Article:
HELENA (AP) — Montana health service organizations that eliminated staff and services amid state budget cuts cheered Thursday after Gov. Steve Bullock announced that funding will be partially restored, but they say that long-term damage already has been done.
Bullock said Wednesday that a brighter budget picture meant that $45 million will be given back to state agencies that cut spending to close a shortfall caused by lower-than-expected revenues and the most expensive fire season in state history.
Most, if not all, is likely to go to the hard-hit Department of Public Health and Human Services, which cut more than $49 million and left hundreds of jobs unfilled.
To meet those cuts, health officials reduced the reimbursement rate for Medicaid providers like nursing homes and assisted-living facilities, and ended contracts with four organizations that provided case management services to people with developmental disabilities.
One of those organizations, AWARE Inc. has since signed a state contract to provide those services at a reduced rate.
On the day Bullock announced the partial restoration of health department funding, AWARE said it was cutting up to 30 more jobs on top of the 70 it already eliminated.
AWARE public policy officer Pat Noonan said Thursday that the governor’s announcement was a shot of good news just when the state’s health care industry needed it, but he cautioned the details aren’t yet known and that his organization will proceed with the new job cuts.
He said the state’s budget cuts have forced health providers to think more creatively, but that it will take a long time for the system to recover.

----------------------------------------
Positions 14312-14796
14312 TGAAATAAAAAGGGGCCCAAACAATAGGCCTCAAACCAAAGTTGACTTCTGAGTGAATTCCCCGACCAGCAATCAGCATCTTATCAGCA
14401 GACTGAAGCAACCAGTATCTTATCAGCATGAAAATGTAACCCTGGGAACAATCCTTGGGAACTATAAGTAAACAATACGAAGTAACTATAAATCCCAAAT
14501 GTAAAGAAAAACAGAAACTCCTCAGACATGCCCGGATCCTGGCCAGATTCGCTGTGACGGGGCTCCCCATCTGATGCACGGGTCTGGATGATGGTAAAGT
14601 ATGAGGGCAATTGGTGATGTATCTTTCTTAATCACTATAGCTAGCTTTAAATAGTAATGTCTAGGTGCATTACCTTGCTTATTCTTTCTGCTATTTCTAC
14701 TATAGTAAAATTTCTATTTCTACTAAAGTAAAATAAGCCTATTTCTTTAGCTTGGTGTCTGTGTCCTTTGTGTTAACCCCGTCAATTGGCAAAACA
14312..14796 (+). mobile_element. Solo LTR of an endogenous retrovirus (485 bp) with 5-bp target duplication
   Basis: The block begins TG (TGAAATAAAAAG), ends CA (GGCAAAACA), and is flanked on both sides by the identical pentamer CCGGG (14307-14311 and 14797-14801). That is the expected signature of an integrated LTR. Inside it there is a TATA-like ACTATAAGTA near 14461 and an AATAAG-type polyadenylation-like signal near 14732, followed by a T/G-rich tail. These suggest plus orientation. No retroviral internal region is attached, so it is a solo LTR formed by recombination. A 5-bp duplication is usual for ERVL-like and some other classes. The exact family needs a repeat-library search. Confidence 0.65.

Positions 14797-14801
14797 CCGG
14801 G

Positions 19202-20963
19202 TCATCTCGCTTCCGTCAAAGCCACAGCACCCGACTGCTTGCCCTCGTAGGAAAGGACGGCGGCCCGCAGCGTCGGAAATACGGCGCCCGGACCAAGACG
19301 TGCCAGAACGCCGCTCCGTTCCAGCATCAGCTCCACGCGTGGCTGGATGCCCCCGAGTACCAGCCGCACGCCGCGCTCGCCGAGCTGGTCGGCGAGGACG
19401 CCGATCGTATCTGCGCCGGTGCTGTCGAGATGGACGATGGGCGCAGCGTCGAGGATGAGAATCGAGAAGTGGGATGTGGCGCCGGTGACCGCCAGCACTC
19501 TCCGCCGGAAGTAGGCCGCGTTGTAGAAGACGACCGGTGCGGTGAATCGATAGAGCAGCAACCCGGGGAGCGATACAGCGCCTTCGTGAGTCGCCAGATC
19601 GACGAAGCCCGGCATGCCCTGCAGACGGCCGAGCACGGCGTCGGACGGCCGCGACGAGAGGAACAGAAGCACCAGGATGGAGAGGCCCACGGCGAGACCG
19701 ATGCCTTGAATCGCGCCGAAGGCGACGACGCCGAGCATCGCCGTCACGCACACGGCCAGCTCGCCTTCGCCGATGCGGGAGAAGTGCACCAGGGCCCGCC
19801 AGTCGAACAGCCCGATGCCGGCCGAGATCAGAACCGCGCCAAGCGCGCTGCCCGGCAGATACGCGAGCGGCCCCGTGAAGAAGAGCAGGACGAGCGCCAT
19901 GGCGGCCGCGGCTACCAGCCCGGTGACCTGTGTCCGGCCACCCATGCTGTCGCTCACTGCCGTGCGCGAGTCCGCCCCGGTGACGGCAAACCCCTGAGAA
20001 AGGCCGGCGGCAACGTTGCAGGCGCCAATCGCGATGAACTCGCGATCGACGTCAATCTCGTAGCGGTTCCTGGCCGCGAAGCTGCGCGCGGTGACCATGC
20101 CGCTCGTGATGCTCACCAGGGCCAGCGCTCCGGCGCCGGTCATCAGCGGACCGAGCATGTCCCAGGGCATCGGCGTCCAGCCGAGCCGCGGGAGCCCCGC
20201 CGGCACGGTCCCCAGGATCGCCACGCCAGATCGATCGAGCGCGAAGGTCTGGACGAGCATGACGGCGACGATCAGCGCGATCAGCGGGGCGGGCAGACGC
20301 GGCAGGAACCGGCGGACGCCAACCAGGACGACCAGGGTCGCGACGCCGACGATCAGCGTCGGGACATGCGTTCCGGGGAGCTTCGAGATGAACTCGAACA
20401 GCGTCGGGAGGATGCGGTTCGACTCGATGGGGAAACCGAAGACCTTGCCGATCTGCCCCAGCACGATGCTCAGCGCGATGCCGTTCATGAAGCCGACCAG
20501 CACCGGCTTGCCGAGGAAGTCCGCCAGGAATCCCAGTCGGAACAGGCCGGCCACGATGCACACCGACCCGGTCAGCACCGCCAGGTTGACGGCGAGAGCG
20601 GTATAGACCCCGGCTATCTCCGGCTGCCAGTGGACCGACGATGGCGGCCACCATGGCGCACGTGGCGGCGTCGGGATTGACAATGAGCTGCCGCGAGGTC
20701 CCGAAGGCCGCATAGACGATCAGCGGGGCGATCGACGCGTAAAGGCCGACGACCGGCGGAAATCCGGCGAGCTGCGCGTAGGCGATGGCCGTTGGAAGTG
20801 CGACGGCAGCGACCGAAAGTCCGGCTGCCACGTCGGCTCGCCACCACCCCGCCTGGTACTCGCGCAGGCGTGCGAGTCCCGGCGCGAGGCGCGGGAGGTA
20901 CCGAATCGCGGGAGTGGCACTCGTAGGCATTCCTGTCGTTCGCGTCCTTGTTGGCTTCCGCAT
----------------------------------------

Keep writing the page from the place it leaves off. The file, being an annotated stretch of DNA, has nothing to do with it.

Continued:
“I do believe that there is some permanent damage that is done,” Noonan said. “Some businesses have closed and won’t be coming back. It will take some years to build up the system as a whole.”
Helena Industries shut its doors in April after serving 900 people with disabilities. Another, Central Montana Medical Center in Lewistown, stopped offering case-management services for the disabled in eight counties.
A third, Opportunity Resources Inc., cut 27 jobs after it stopped providing case management services under its state contract. Its CEO, Josh Kendrick, said it’s difficult to know how the governor’s announcement will affect his organization, but it won’t bring back those jobs.
“It is our hope that we will be able to use the reinstatement to raise our wages as we continue to be in a staffing crisis at our organization but it is a little early to know for sure,” Kendrick said in an email.
It wasn’t clear whether any of the $45 million will go toward restoring funding for case management services, which help the developmentally disabled and mentally ill find services and lead independent lives. The allocation of the $45 million won’t be decided until Sept. 1, after a meeting between health department officials and providers.
Bullock said his administration is working on a plan to restore targeted case management in mental health, and that the department has already figured out a path for case management for the developmentally disabled — a reference to AWARE’s reduced-rate contract.
The cut to the Medicaid reimbursement rate is the only program identified so far as a target for restoration using the new $45 million. Nursing homes and assisted-living facilities that sued the state over the rate cut plan to pursue their lawsuit, despite the news.
Rose Hughes, executive director of lead plaintiff Montana Health Care Association, said raising the Medicaid rate now will not compensate facilities for money lost earlier this year or resolve the problems the facilities had with how the department made the cut in the first place.
“There’s the issue of whether or not the department is properly adopting the rules, following the process and giving us the information we need,” Hughes said. “It’s worth pursuing those to some resolution to make sure it doesn’t happen again.”